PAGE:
What is Purgatory?

Perhaps one of the least understood doctrines in Catholicism is that of Purgatory. It has been variously described as "an invention of the Catholic Church," "a place where punishment is exacted to atone for your sins," or "a kind of Hell-lite for those whose sins are not really all that bad." All of these are far from the mark and betray a lack of understanding of a truly beautiful doctrine that manifests God's love for us.

So what then is Purgatory? Let's think for a minute about what happens at death. The Bible clearly states, "Just as it is appointed that human beings die once, and after this the judgment." [Heb 9:27] At the judgment, it is determined if our eternal destiny will be eternal bliss in union with God or eternal damnation and separation from God. Suppose we are so fortunate that we have lived our lives for God and He judges us worthy to spend eternity with Him in glory. There still remains a problem: the Bible also says, "But nothing unclean shall enter it, nor any one who practices abomination or falsehood, but only those who are written in the Lamb's book of life." [Rev 21:27] Why should this be so? Because the glory of God cannot in justice tolerate imperfection.

So what is to be done with the individual who is destined for heaven but does not possess that perfection required to enter the presence of the Almighty. Here again the love of God for His hapless creature is made manifest. St. Paul tells us:
"Now if any one builds on the foundation with gold, silver, precious stones, wood, hay, straw -- each man's work will become manifest; for the Day will disclose it, because it will be revealed with fire, and the fire will test what sort of work each one has done. If the work which any man has built on the foundation survives, he will receive a reward. If any man's work is burned up, he will suffer loss, though he himself will be saved, but only as through fire." [1 Cor 3:12-15]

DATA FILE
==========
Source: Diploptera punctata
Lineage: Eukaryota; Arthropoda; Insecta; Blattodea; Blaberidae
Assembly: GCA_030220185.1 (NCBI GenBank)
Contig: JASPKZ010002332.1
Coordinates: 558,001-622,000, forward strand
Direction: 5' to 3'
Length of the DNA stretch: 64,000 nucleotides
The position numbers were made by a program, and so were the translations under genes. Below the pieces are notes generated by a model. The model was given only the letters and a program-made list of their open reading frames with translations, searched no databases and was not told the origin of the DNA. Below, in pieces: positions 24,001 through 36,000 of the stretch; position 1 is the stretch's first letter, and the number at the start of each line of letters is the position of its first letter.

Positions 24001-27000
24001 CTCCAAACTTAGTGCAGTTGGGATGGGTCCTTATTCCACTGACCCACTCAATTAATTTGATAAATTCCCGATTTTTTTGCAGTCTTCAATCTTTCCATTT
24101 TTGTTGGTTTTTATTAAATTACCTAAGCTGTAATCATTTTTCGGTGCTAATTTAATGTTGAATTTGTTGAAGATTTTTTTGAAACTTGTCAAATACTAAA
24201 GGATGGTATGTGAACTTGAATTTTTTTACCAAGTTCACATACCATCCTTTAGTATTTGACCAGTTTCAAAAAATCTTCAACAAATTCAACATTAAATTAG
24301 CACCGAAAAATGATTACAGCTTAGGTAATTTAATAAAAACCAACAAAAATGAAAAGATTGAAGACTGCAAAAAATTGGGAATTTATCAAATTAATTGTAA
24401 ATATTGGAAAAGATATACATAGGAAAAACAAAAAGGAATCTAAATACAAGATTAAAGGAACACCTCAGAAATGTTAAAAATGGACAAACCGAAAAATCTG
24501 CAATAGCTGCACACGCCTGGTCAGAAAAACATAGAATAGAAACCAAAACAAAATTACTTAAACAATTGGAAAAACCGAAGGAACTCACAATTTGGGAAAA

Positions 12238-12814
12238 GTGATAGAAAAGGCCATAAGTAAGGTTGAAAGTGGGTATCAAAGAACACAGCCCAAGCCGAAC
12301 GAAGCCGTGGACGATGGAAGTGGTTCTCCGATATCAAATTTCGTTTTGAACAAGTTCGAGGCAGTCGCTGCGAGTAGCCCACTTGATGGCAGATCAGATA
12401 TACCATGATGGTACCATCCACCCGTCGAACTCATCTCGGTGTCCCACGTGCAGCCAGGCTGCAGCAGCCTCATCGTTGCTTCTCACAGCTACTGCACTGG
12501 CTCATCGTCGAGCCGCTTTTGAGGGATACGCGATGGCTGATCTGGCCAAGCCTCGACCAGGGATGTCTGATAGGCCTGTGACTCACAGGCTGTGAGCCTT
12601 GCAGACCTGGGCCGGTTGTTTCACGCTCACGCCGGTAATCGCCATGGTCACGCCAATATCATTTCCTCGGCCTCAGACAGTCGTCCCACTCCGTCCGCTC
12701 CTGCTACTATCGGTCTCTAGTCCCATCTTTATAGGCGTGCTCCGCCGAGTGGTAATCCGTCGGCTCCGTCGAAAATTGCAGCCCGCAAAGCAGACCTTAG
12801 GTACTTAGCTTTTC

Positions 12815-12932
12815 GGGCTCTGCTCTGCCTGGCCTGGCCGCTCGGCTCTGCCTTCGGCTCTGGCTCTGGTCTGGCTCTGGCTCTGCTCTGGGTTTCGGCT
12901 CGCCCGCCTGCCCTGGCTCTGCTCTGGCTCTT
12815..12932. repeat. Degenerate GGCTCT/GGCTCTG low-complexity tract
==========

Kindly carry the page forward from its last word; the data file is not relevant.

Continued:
Notice in this passage, we are talking about subjecting the man to "fire" and "suffering loss." Yet we know we are not referring to the damned because St. Paul says, "he himself will be saved, but only as through fire!" So what is happening here?

Let me give you an analogy. Let's supposed you are all dressed up to attend a wedding banquet. You are in the wedding party so you will be at the head table with the bride and groom. On the way to the banquet, you carelessly allow your attire to become splashed with mud. You arrive at the banquet in a sorry state. Now the groom, who loves you, could say, "Come on up the table and be seated." You would go; but you would be covered with shame for your appearance. Suppose, however, the groom would say, "Over here is a washroom, clean your garments and we will wait for you." You would jump at the opportunity; because, even though it may be hard work to clean up, when you were done you would proceed to the head table clean and receive the admiration of all.

So it is with purgatory. The Lord permits us to purge away or cleanse ourselves of all residual self-love so as to present ourselves to Him unblemished and "perfect, as your heavenly Father is perfect." [Matt 5:48] The mechanism we use to become clean is the fiery Love of God Himself.

One final note: In purgatory, our brothers and sisters in Christ on earth and in heaven can make intercession for us. In essence, they are coming into the washroom and helping us to wash out our attire. They do it because they love us. While we are here on earth, the Church encourages us, in the Church Militant, to pray for those in the Church Suffering so that they will soon join the Church Triumphant in heaven.